Glutathione S-transferase (GST) and GST fusion proteins (GST-PSD-95 PDZ2 and GST-Kv1.4 C-terminus 100) were prepared in BL21 (Novagen, Germany) with glutathione sepharose 4B (Amersham Pharmacia Biotech Inc., USA) as an affinity resin for purification. All animal experiments were conducted with the approval of the Animal Care and Use Committee at Johns Hopkins University, Baltimore, Maryland, and were consistent with the National Institutes of Health Guide for the Care and Use of Laboratory Animals. Membrane-bound proteins were extracted from mouse cerebral cortex and solubilized. Mouse cerebral cortex was lysed in homogenizing buffer (containing 10 mM Tris-HCl [pH 8.0], 5 mM MgCl2, 250 mM sucrose, 2 mM EGTA, 1 mM sodium orthovanadate, 1 mM dithiothreitol, 1 mM phenylmethanesulfonylfluoride, 10 µg/ml leupeptin, 10 µg/ml aprotinin, and 20 µg/ml pepstatin A) with a rotor-stator Polytron homogenizer (Brinkmann Instruments, USA). The homogenized solution was centrifuged at 900g for 15 min, and the supernatant was removed and centrifuged again at 37,000g for 40 min. The precipitate was solubilized with resuspension buffer (containing 500 mM Tris-HCl, 1% [vol/vol] TritonX-100, and 1% [wt/vol] sodium deoxycholate) and centrifuged at 37,000g for 20 min. The supernatant contained the membrane-bound proteins. For binding experiments, glutathione sepharose 4B (40 µl) was preincubated with 1 nmol of GST or GST fusion protein for 30 min and then the membrane-bound proteins (400 µg) were mixed with the GST fusion protein at room temperature for 1 h in the presence of different concentrations of halothane delivered in an incubation chamber (described under Yeast Two-hybrid Analysis). After the resin was washed five times with washing buffer (500 mM NaCl, 0.1% Triton X-100, 1 mM phenylmethanesulfonylfluoride, 10 µg/ml leupeptin, 10 µg/ml aprotinin, and 20 µg/ml pepstatin A in phosphate-buffered saline), the bound proteins were eluted in sodium dodecyl sulfate polyacrylamide gel electrophoresis sample buffer, separated by electrophoresis, and detected by immunoblotting with anti-PSD-95 (Chemicon, USA), anti-Kv1.4 (Chemicon), and anti-GST (Santa Cruz Biotechnology Inc., USA) antibodies.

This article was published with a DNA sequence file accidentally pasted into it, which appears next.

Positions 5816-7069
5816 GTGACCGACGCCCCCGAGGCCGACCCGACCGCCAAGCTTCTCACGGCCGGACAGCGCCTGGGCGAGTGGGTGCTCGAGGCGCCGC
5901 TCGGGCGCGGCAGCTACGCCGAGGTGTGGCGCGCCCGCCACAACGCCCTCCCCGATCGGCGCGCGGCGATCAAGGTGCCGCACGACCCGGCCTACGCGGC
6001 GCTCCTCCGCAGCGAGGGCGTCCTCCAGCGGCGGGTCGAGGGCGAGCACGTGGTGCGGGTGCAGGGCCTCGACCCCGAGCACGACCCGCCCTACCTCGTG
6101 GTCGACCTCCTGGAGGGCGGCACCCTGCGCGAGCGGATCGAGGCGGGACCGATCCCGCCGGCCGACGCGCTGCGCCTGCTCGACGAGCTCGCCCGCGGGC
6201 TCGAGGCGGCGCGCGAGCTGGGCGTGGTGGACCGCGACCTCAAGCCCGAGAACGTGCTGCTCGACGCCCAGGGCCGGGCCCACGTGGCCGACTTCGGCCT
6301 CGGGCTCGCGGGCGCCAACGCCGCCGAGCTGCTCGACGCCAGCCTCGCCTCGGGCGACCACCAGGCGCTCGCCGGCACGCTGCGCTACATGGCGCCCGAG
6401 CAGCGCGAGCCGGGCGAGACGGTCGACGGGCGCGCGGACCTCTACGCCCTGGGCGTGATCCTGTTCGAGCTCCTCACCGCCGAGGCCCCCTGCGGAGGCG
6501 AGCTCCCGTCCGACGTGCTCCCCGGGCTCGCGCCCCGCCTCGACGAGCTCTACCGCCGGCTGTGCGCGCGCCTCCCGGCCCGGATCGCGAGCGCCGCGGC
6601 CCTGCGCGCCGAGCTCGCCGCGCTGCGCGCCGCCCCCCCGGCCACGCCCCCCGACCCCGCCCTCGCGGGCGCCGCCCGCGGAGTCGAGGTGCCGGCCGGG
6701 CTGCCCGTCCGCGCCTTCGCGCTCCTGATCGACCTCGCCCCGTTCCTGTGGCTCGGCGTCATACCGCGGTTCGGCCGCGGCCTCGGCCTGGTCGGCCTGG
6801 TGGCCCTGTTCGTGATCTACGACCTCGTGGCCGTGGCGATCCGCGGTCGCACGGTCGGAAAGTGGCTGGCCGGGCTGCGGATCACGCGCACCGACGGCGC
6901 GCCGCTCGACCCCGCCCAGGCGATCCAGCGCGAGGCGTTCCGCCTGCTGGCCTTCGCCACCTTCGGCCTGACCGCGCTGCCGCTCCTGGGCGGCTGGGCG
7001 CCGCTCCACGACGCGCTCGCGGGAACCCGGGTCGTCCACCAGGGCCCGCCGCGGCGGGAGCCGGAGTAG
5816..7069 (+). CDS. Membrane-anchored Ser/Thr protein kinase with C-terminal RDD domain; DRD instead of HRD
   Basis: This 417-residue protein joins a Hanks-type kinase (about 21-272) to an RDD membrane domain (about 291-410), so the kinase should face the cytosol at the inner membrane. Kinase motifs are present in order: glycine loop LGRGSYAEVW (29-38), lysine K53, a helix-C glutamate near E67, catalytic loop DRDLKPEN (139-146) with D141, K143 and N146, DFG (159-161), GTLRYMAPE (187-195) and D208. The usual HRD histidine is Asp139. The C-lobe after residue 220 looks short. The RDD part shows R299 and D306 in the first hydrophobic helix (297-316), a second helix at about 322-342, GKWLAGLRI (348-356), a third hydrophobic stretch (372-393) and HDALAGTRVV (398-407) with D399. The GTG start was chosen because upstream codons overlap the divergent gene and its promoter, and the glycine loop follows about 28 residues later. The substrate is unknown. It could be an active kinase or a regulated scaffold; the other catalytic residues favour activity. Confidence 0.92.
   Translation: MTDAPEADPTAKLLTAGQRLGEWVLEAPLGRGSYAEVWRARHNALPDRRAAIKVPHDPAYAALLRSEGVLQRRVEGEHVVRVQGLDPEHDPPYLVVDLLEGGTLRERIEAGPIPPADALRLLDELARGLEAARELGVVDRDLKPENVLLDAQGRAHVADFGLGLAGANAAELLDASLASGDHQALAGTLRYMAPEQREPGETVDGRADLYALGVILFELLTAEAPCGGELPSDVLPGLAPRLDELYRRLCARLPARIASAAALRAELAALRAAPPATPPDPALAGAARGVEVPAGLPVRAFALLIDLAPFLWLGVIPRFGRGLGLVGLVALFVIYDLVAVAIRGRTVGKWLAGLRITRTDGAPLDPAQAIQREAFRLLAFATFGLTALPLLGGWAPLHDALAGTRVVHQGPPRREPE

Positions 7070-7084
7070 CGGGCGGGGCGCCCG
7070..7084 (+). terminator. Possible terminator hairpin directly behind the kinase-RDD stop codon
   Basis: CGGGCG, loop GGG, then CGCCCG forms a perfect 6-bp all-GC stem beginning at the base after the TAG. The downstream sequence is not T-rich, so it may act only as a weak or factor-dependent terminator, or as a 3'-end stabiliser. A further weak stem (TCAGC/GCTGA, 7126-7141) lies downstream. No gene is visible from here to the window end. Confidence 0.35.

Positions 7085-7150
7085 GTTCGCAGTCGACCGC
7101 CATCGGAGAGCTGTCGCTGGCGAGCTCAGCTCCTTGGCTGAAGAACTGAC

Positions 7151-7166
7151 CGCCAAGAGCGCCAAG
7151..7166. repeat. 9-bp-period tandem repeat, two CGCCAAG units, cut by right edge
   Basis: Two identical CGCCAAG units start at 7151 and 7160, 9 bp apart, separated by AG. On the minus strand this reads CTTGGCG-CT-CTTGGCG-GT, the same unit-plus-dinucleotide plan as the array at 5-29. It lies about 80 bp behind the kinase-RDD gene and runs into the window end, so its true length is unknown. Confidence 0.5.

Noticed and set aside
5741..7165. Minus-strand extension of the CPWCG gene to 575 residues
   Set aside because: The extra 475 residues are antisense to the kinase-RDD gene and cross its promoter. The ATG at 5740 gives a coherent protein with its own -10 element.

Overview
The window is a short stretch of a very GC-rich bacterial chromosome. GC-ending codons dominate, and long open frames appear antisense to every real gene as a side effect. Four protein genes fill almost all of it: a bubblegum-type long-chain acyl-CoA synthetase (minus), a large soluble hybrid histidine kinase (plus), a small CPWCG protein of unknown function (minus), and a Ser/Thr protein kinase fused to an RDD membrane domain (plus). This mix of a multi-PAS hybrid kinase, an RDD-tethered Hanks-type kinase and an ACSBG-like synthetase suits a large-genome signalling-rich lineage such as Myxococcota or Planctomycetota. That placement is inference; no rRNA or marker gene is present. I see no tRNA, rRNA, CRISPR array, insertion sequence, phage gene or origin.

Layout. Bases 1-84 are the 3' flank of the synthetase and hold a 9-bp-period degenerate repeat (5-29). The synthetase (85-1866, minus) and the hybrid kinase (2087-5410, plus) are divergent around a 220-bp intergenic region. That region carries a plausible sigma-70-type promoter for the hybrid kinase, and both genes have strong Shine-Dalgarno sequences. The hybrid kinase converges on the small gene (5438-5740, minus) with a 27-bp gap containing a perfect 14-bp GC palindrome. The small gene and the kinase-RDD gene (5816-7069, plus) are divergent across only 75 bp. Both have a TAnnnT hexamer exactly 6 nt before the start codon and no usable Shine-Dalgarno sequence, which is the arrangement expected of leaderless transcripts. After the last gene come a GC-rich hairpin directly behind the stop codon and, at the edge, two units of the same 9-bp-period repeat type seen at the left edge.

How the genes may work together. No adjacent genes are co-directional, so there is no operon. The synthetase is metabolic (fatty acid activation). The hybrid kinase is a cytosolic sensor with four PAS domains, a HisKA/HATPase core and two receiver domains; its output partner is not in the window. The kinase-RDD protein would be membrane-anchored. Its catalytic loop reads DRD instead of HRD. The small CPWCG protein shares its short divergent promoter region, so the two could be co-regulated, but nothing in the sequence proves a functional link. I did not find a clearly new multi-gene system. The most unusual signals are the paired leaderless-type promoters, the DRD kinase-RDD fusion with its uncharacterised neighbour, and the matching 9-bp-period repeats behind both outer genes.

The membrane-bound proteins were prepared as described above. The affinity-purified rabbit anti-Kv1.4 antibody (4 μg) was incubated with 100 μl of protein A–sepharose slurry for 1 h. The solubilized membrane proteins (400 μg) were then added to the sepharose beads, and the mixture was incubated with different concentrations of isoflurane for 2 h at room temperature. The mixture was washed once with 1% Triton X-100 in immunoprecipitation buffer (containing 137 mM NaCl, 2.7 mM KCl, 4.3 mM Na2HPO4, 1.4 mM KH2PO4, 5 mM EGTA, 1 mM sodium vanadate, 10 mM sodium pyrophosphate, 50 mM NaF, and 0.1 mM phenylmethylsulfonyl fluoride plus 20 U/ml Trasylol), twice with 1% Triton X-100 in immunoprecipitation buffer plus 300 mM NaCl, and three times with immunoprecipitation buffer. The bound proteins were separated by sodium dodecyl sulfate polyacrylamide gel electrophoresis and detected by immunoblotting with anti-PSD-95 and anti-Kv1.4 antibodies. As a positive control (input), 40 μg of the solubilized membrane proteins were loaded onto the gel. The specificity of the anti-Kv1.4 antibody was verified by preincubation with Kv1.4 fusion peptide.
Yeast Two-hybrid Analysis